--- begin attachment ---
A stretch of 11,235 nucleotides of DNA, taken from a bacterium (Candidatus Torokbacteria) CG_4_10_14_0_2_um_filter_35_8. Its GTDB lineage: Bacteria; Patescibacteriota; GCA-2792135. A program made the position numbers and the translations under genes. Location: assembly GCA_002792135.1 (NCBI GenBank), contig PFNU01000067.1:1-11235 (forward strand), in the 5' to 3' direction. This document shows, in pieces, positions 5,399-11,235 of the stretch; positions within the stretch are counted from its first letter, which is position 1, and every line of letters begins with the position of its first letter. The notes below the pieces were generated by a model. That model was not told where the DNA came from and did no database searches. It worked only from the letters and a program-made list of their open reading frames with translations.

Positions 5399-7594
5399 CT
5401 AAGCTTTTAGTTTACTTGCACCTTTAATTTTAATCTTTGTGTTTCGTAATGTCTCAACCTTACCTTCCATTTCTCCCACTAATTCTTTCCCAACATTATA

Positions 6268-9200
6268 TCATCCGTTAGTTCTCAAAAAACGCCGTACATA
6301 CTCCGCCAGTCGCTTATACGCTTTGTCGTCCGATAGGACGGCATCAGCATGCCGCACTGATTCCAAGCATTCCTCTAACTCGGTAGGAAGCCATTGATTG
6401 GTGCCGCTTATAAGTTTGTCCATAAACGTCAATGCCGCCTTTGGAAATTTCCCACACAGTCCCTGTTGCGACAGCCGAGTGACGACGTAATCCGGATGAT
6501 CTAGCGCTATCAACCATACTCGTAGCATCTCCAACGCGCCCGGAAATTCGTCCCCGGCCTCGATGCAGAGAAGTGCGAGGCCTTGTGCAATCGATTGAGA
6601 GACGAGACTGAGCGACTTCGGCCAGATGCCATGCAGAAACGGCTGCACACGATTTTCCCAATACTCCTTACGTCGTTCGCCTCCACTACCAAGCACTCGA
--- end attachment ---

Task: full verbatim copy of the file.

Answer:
A stretch of 11,235 nucleotides of DNA, taken from a bacterium (Candidatus Torokbacteria) CG_4_10_14_0_2_um_filter_35_8. Its GTDB lineage: Bacteria; Patescibacteriota; GCA-2792135. A program made the position numbers and the translations under genes. Location: assembly GCA_002792135.1 (NCBI GenBank), contig PFNU01000067.1:1-11235 (forward strand), in the 5' to 3' direction. This document shows, in pieces, positions 5,399-11,235 of the stretch; positions within the stretch are counted from its first letter, which is position 1, and every line of letters begins with the position of its first letter. The notes below the pieces were generated by a model. That model was not told where the DNA came from and did no database searches. It worked only from the letters and a program-made list of their open reading frames with translations.

Positions 5399-7594
5399 CT
5401 AAGCTTTTAGTTTACTTGCACCTTTAATTTTAATCTTTGTGTTTCGTAATGTCTCAACCTTACCTTCCATTTCTCCCACTAATTCTTTCCCAACATTATA

Positions 6268-9200
6268 TCATCCGTTAGTTCTCAAAAAACGCCGTACATA
6301 CTCCGCCAGTCGCTTATACGCTTTGTCGTCCGATAGGACGGCATCAGCATGCCGCACTGATTCCAAGCATTCCTCTAACTCGGTAGGAAGCCATTGATTG
6401 GTGCCGCTTATAAGTTTGTCCATAAACGTCAATGCCGCCTTTGGAAATTTCCCACACAGTCCCTGTTGCGACAGCCGAGTGACGACGTAATCCGGATGAT
6501 CTAGCGCTATCAACCATACTCGTAGCATCTCCAACGCGCCCGGAAATTCGTCCCCGGCCTCGATGCAGAGAAGTGCGAGGCCTTGTGCAATCGATTGAGA
6601 GACGAGACTGAGCGACTTCGGCCAGATGCCATGCAGAAACGGCTGCACACGATTTTCCCAATACTCCTTACGTCGTTCGCCTCCACTACCAAGCACTCGA